In our series of interviews with various disabled BBC employees across the business, we delve into what it’s really like working there. You can find the right job for you by visiting the BBC’s careers site, but read on to find out more about how they got into their role, what benefits come with working for the BBC, and how you could join them.
Name: Toby Mildon
Role: Project Manager for a range of ventures, and TV Disability Activator, working to make sure disability is represented within the business and on TV.
Nature of impairment: Spinal Muscular Atrophy
Can you tell us about the journey that has led you to your current role at the BBC?
While my friends were all getting supermarket jobs when we were at college, I naturally wanted to work too. My disability meant I couldn’t stack shelves, so I decided to go into my local branch of Lloyds Bank and asked the manager for a job. To my surprise he offered me one working in the back office. I worked for free because I was in receipt of benefits, but got rewarded in shopping vouchers and pub lunches.
I stayed with the bank throughout university, helping out during my holidays. My degree in marketing was a sandwich course (four years in total, with one year out in the middle), so I spent a year working for British Airways helping account managers sell spare engineering capacity to other airlines.
Fresh out of university, I joined Accenture’s graduate programme and rose to be a consultant working with companies like BT, AOL, Microsoft and Vodafone on integrating new IT systems into their businesses, and helping staff with the smooth transition to using new technologies.
But I got itchy wheels so moved to Cerner, which is a healthcare IT company, where I worked as a programme manager implementing new systems into the West Country and London NHS Trusts.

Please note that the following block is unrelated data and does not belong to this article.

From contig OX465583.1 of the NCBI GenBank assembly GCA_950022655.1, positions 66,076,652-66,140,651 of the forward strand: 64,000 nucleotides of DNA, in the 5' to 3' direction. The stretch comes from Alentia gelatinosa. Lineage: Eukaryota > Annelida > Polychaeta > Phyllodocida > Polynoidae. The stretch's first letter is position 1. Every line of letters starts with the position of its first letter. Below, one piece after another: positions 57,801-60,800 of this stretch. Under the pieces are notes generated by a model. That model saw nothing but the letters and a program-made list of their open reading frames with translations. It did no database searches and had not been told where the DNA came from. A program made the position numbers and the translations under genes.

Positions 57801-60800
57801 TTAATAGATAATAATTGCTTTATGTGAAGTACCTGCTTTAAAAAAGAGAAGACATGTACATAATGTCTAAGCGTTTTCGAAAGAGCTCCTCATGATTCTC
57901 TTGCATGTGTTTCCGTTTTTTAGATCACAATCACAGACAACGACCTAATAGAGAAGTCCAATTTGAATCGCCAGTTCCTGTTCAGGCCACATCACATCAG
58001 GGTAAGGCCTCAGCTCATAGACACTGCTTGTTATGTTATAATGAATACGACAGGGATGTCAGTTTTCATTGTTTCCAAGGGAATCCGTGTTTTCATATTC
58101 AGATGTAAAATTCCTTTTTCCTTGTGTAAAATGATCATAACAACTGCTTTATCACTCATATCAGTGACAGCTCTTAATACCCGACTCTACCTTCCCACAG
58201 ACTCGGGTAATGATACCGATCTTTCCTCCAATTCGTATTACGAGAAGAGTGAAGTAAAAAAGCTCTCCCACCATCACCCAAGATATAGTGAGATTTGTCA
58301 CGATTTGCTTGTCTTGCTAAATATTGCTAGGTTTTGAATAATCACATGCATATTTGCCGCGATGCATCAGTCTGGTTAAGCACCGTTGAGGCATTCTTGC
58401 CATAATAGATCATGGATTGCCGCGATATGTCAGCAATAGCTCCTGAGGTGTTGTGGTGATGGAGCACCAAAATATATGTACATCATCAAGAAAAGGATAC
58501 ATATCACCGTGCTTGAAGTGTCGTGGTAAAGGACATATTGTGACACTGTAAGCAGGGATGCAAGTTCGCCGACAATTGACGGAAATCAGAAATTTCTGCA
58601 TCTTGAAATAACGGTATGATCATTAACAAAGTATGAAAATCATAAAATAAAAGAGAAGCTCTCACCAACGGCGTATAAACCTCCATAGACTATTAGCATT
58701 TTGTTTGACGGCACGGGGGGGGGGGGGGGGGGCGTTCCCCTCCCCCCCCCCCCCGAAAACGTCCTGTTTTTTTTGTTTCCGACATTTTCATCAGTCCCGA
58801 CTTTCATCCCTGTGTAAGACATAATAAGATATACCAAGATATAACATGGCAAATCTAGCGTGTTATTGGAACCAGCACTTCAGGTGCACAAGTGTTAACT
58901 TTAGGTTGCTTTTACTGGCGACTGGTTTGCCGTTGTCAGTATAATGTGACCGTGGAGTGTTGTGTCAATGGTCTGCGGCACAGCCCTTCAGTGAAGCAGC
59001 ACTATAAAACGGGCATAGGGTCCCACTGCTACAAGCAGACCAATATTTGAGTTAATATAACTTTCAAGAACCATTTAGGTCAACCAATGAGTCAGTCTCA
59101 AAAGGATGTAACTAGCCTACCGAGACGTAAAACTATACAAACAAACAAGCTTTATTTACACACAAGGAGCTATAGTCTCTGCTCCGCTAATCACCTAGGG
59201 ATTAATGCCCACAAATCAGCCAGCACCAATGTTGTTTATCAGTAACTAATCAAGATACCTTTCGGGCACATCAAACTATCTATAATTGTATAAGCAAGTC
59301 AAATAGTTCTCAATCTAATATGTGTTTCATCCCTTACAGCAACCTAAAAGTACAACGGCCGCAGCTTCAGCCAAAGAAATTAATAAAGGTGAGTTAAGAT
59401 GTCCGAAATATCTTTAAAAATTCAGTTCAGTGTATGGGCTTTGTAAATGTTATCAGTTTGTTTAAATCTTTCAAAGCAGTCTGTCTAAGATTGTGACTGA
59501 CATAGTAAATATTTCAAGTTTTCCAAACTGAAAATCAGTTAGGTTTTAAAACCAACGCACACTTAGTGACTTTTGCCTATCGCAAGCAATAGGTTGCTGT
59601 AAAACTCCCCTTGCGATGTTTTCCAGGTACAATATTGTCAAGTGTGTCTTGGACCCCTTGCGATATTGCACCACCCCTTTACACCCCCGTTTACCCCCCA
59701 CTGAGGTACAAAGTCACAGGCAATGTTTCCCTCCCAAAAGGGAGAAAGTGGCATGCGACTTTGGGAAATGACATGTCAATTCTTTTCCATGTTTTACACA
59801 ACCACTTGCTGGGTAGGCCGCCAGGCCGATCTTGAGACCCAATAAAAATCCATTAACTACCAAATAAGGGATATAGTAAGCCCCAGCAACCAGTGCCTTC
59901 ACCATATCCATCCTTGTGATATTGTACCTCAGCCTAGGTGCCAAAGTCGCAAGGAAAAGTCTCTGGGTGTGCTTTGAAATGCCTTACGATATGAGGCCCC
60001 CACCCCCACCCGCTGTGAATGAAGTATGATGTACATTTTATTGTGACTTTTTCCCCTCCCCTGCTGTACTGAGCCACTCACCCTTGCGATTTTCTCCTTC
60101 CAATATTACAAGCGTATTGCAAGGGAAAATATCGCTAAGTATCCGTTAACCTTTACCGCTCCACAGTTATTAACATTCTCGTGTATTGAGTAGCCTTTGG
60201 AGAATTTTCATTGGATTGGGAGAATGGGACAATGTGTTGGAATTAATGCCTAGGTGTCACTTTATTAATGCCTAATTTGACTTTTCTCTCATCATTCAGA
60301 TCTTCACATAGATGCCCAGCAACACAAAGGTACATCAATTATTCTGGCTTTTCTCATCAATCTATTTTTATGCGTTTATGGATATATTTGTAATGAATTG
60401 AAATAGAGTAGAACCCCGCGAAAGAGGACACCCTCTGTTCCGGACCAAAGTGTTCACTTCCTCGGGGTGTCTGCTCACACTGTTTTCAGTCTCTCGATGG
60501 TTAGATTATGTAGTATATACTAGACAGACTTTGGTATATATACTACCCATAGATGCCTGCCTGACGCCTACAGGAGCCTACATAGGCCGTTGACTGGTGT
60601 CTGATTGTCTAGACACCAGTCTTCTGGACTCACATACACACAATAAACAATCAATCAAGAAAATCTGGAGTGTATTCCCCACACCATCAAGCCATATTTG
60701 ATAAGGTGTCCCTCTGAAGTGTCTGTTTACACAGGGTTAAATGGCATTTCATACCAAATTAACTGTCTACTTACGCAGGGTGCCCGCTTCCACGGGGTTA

After two years there, I wanted to get my teeth into something else, so I got drawn to the BBC on the recommendation of a friend. After searching online through the BBC careers site, I applied for a role that harnessed my project management and technology skills.
What do you do for the BBC now and what’s a typical day look like for you?
I manage in-house User Experience & Design projects for news content, online or on apps, and help our creative directors commission digital agencies to implement any developments and changes we want made.
I also project manage our Diversity Action Plan, which is an initiative to encourage more disabled people to join our organisation in both technological areas, and across the business. In addition, I advise our Director of TV on how disability is portrayed on our screens.
So as you can see, my job is varied, which I like a lot. As such, I work in different offices or from home, and with multiple teams.
Every day is different – I might be brainstorming a project plan, writing a board paper (essentially a report for our leadership team detailing how a project is going), facilitating a creative workshop, drafting a contract, arranging pitches or meeting a head of commissioning to discuss disability stories and presenters; the list goes on.
What is the secret to your personal success?
I think it’s important to have three things in life: a back bone (and mine is reinforced from a spinal fusion!), a wish bone and a funny bone. If you have determination, dreams and a sense of humour, you’ll go far.
I’ve managed to ‘tune into’ and be passionate about jobs that inspire me, which in turn motivates me. I believe in the BBC’s mission to inform, educate and entertain the world, and as long as I’m making a difference, I’ll enjoy my work.
I’ve had several mentors and coaches to help me accelerate my career, including one through a Creative Diversity Network mentoring scheme, which is a project within the broadcast industry that allows you to apply for a mentor to help you progress. I have also invested in coaches outside of work to help formulate and action my goals.
What do you like about the BBC and working for it?
I believe in our mission, and I am proud of the high quality and world-class services and content that we produce. I work with really talented people who continue to inspire me. I’m also autonomous in my work – my line manager doesn’t micro-manage me, and I relish this freedom. For example, I’m able to write this article on the train so I can leave the office early, which helps with my life/work balance, and therefore my health.